i just picked up the book (and its sequel the myth of a christian religion)…i’m interested in what he has to say, and truthfully, i wonder if any nation today can be said to be a thoroughly christian nation…

    • mayotron says:

      So I definitely will have to pick it up. Right now I would have to say that there is no Christian nation myself. Nations and governments in this age will never measure up to Christ’s claims. As far as having a Christian influence I will say yes America has had a Christian influence but it has also had other influences as well.

      • i’m bi-vocational, and in other job has been as a public/civil servant with the federal government in DC. i have struggled with this a lot, but have found some sense of hope in reading from Daniel, who faithfully served in a dictatorial government that had razed his country to the ground and enslaved his people. and yet God puts this guy and his friends in positions of authority – and Daniel himself becomes a good friend of the dictator. so, although we don’t live in a dictatorship, i certainly have qualms with some aspects of our government’s policies at different times, but i also know so many christians who are working in the government, and who exercise an influence, not merely in creating policy but in how policies of the government are implemented. i think our representative democratic republic works, but i am not deceived into worshiping the ay we govern so that i evangelize others into it (via regime change or whatever), and i know only in Christ reigning eventually at His Coming will a truly christian governance come. further, i know from first hand experience (i was part of a project that restored our founding documents) that te term Christian nation is not really applicable, there is no mention of Christ in any of our founding documents, only God in a generic, monotheistic sense. all to say, i agree with you vis-a-vis influence, especially in a society that gives us as citizens a voice in the political and governance process along with many others.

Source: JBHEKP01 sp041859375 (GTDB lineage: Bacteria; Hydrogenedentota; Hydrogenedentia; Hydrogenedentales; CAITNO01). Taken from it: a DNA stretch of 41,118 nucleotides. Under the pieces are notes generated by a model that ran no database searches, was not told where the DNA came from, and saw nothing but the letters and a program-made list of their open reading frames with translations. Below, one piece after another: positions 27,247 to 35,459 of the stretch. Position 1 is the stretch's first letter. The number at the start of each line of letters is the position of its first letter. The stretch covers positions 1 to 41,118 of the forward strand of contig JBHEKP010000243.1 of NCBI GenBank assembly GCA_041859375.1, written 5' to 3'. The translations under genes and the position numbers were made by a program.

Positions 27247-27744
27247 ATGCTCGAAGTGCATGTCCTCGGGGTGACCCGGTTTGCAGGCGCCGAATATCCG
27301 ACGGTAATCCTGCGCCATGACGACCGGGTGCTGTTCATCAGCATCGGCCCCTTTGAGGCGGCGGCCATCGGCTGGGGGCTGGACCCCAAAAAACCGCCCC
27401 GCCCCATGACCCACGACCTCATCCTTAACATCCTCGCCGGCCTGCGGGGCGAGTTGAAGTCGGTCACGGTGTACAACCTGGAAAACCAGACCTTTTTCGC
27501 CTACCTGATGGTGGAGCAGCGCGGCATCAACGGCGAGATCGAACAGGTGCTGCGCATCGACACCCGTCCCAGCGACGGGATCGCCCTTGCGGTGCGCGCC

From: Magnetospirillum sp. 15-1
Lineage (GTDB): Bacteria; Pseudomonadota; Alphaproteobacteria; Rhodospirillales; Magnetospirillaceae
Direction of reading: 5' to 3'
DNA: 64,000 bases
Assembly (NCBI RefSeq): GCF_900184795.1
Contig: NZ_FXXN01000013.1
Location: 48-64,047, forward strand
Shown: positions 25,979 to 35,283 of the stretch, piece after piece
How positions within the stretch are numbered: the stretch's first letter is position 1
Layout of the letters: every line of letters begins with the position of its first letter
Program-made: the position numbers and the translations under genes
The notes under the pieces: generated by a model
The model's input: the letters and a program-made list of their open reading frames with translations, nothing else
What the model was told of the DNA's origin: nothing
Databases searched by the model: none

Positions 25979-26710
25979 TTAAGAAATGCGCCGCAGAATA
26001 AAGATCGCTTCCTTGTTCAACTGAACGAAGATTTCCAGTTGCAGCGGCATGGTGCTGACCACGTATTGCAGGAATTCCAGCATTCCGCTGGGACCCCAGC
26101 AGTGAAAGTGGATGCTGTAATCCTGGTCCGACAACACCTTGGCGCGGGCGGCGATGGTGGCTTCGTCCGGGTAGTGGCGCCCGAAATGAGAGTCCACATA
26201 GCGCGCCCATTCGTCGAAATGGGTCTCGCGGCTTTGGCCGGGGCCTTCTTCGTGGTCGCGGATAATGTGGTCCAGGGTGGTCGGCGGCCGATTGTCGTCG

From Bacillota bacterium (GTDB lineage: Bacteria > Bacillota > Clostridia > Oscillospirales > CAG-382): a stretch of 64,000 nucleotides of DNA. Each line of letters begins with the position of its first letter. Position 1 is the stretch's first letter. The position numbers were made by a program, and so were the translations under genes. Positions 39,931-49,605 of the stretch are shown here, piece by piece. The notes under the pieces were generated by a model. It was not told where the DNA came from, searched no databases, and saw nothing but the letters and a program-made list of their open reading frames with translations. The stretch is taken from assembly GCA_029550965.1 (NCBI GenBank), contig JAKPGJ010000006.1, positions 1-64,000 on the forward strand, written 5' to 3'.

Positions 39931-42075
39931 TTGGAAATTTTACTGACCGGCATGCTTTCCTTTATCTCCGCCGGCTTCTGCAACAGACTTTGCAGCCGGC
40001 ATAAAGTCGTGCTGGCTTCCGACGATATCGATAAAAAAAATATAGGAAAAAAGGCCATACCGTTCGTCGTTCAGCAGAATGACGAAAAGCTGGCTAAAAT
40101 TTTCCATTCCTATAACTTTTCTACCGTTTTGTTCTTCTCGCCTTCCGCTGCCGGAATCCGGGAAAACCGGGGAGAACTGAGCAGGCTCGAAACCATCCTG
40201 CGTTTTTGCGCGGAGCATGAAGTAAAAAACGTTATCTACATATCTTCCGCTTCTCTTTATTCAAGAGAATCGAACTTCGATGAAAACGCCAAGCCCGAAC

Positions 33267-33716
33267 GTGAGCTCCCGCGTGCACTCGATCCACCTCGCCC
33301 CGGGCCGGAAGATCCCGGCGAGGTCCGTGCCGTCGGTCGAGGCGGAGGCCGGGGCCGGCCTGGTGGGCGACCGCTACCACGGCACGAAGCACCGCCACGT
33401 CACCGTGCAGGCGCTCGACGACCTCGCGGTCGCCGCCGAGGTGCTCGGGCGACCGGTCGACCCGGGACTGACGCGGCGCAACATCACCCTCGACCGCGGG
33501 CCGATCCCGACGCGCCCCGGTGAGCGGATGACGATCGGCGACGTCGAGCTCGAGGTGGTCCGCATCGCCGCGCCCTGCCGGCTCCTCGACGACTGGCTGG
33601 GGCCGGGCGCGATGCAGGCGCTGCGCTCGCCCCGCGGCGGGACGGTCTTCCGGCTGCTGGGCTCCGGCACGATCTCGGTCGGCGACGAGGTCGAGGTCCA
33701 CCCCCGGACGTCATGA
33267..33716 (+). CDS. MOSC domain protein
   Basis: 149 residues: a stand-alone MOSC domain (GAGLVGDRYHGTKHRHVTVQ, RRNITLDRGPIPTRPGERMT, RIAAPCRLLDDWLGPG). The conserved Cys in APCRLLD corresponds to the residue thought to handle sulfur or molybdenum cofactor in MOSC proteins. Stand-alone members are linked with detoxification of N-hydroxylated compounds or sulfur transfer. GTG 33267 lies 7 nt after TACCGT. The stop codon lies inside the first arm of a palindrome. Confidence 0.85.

4. steven says:

    You are right, it is much more nuanced than North=Christian and South=Secular, I was only trying to say that our roots certainly include deep faith (at least in certain places and times in our countries history) and so it is overly simplistic to say ‘we aren’t a Christian nation and we never were’, but that it is also an overly broad and naive generalization to say that our nation was founded as a ‘Christian nation.’

    I think the answer to your first question depends on the answer to your second…

    If by ‘Christian nation’ we mean a nation where everyone claims to be a Christian, and the overt structure of our society claim to ‘be’ Christian (ie Christian government, Christian schools, Christian media, etc) then I think it is misguided to pursue such a goal. If however, we mean a country where the practices of Jesus, and a deep sense of receiving His teaching, pervades and shapes our culture, then yes…

    Either way, I think our immediate goals should be focused on the discipleship of the person in front of us…

    • mayotron says:

      Steven. I agree that we should concentrate on the person in front of us which is one of the reasons why I brought this up ๐Ÿ™‚

      Many people that I encounter who are from other countries or who believe differently politically think that evangelicals are out to win as many people to their political agenda and not to Christ. I have encountered muslims who believe that to be American is to be Christian. Which is almost like saying to be in a skimpy sequin outfit makes you Beyonce. LOL

  5. I’ll remember next time I’m in my sequins!